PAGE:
What are Hornby up to ?



Back in the 1950s and 60s, Graham Farish made OO railway models. They were more expensive than Hornby, and many diecasts crumbled due to the use of poor quality mazac. They got into the N Scale market in the 1970s.
Grafar was taken over by Kader in 2001 and absorbed by Bachmann Industries, which moved production to China.
--
Martin S.

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wrote:

I've wondered if a coach I have is one of those. Acquired it years ago when I was still at school. Unpainted black plastic body with a reddish brown tin roof with no detail on it. Diecast Metal bogies and a sort of tension lock coupler that differs from the Tri-ang ones that were on my other coaches. Metal strip on the underside appears to be there for strength or a weight. No corridor connections and no makers name I can see easily either. The diecast bogies seem to have remained intact so far.
G.Harman
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On 31/01/2012 22:27, snipped-for-privacy@yahoo.co.uk wrote:

Sounds very much like a Graham Farish one to me. They did make a non-corridor coach with a tin roof, ca. 1960, and their couplers were as you describe.
Charlie
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On 31/01/2012 20:03, MartinS wrote:

Indeed they did. I have (in bad condition) one of their 'Black Fives' with a motor in the tender driving the loco through a flexible shaft. I doubt whether these products could be described as 'high-end' though, although their Pullmans had a good reputation IIRC.
They also made flexible 00 track 'Formoway' which was advertised on the back of magazines. Looked OK, but the points gad huge 'dead frogs.'

Yes - I had some of their first wagons from about 1970, which were undecorated, but you could get a set of dry-print transfers for them.
I've dabbled in N a few times, but never really felt happy with it.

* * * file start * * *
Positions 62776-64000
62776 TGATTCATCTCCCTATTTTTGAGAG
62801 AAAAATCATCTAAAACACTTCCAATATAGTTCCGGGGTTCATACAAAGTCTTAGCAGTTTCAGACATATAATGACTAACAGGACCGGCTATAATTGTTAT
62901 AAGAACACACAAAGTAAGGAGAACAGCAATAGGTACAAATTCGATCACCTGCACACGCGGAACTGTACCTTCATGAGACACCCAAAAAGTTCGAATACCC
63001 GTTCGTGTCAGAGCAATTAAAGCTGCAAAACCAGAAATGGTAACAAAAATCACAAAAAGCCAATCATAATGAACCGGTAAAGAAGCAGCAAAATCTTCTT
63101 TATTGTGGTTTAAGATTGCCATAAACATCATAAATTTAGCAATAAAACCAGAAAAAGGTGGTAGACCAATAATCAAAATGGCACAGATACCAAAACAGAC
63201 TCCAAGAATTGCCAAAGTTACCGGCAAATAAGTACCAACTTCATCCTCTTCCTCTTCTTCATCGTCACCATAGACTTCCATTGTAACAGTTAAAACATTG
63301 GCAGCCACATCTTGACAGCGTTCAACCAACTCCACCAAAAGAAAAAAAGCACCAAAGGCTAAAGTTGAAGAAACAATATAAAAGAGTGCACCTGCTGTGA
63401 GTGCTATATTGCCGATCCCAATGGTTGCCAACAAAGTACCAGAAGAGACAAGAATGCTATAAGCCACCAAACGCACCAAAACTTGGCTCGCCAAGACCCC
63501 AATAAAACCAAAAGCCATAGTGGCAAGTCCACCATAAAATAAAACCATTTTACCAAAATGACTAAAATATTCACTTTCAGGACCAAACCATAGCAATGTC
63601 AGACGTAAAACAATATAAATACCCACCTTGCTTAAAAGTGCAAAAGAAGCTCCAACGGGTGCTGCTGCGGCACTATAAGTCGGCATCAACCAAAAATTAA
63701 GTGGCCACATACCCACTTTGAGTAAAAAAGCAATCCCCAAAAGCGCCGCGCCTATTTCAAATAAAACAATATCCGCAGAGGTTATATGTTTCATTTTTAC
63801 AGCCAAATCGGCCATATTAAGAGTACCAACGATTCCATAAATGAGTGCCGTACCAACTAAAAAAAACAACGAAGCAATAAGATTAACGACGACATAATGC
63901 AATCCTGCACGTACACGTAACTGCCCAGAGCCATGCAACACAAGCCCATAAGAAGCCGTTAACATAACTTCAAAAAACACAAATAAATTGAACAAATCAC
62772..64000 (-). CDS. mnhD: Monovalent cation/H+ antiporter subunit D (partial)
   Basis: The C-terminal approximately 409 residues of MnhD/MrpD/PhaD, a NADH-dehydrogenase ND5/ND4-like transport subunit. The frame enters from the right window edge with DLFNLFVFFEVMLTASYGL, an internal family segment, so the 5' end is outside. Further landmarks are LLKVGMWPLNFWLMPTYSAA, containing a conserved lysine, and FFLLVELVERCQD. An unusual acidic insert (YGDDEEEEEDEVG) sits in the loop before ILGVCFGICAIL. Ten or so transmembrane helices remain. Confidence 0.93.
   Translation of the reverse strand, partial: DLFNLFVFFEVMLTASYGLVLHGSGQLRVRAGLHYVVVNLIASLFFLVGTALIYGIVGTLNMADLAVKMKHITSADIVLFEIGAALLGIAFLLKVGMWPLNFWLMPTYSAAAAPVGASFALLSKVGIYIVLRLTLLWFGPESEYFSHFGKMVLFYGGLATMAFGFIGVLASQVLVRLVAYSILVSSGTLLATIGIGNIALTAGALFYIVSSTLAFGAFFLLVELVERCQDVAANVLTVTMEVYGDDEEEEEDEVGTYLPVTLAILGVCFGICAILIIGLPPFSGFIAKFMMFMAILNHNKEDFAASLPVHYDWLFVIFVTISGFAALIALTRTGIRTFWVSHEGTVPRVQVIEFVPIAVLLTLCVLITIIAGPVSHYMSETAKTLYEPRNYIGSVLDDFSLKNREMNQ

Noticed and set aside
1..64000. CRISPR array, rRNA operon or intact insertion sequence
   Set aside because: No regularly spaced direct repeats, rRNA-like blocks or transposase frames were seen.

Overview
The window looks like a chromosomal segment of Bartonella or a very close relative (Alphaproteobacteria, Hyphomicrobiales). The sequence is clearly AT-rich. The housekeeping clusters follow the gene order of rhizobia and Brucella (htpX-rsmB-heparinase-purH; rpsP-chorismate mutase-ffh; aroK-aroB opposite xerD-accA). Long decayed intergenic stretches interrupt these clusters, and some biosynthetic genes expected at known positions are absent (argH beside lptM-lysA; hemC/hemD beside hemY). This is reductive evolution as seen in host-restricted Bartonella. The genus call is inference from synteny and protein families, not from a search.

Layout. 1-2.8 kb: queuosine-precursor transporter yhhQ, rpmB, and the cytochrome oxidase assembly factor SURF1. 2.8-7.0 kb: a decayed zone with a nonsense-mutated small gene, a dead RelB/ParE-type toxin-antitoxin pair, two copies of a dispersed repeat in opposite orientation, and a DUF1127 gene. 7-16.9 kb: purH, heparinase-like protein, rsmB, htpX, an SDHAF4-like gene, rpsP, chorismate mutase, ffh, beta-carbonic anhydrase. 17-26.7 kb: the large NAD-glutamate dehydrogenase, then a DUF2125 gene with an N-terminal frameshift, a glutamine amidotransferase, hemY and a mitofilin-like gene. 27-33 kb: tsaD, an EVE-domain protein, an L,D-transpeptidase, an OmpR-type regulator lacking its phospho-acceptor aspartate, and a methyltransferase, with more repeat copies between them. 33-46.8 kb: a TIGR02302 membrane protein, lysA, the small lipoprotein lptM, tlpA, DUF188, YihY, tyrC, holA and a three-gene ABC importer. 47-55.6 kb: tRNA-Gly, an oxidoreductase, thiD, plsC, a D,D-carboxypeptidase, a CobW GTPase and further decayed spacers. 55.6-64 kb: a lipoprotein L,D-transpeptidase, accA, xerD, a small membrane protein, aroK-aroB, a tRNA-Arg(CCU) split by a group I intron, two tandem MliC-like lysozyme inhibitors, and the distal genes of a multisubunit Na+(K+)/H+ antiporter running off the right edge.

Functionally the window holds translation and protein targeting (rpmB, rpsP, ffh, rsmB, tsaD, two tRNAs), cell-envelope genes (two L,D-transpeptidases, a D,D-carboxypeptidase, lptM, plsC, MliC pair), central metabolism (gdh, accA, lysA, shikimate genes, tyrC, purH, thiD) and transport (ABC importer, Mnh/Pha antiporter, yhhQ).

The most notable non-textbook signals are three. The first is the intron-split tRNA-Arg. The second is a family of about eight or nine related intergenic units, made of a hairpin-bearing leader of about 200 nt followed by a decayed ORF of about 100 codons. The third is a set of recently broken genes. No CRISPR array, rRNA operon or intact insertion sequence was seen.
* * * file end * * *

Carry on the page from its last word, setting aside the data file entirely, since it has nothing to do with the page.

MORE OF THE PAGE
Charlie
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Not as much as should, hence there are boxed trainsets in every toy cupboard and loft :-) Toys are expensive nowadays, just look at a computer game - GBP40 average when first released, which is when children need it. Not a big package under the xmas tree on its own.
Cheers, Simon
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On 22/01/2012 23:34, simon wrote:

No, in real terms toys are /cheap/ nowadays. 40 quid would get a lot more than it used to. In ye good old days a computer game would cost the equivalent of millions, and rather than shooting up aliens you could only use it to read German government communications...
--
Arthur Figgis Surrey, UK

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Perhaps, but then are we talking about apples or pears :-)
Cheers, Simon
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On 23/01/2012 23:04, simon wrote:

Well, Apples might be a bit more expensive.
--
Arthur Figgis Surrey, UK

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Depends what you mean by "dealers". Small traders will buy through distributors or wholesalers. When I looked at a local independent toyshop that was for sale they bought most stuff through a group buying scheme. A bit like wholesale but you had to be a member of the scheme and collect from the warehouse yourself.
The "top 20" probably accounts for quite a proportion of Hornby's sales.
It's usual in many industries to have some direct accounts and some "channel" accounts.
MBQ
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wrote:

Depends what you mean by "dealers". Small traders will buy through distributors or wholesalers. When I looked at a local independent toyshop that was for sale they bought most stuff through a group buying scheme. A bit like wholesale but you had to be a member of the scheme and collect from the warehouse yourself.
The "top 20" probably accounts for quite a proportion of Hornby's sales.
It's usual in many industries to have some direct accounts and some "channel" accounts.
MBQ
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Well Hornby list 850 stockists on their site for UK and ROI .... http://www.hornby.com/stockists/england /
But am not talking about volume, its visibility. Think of it as a type of advertising. Go to toy shop to buy present, not decided what present, see trainset .......
Cheers, Simon
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How is that affected by Hornby's choice of who they supply direct v. via distribution channels?
MBQ
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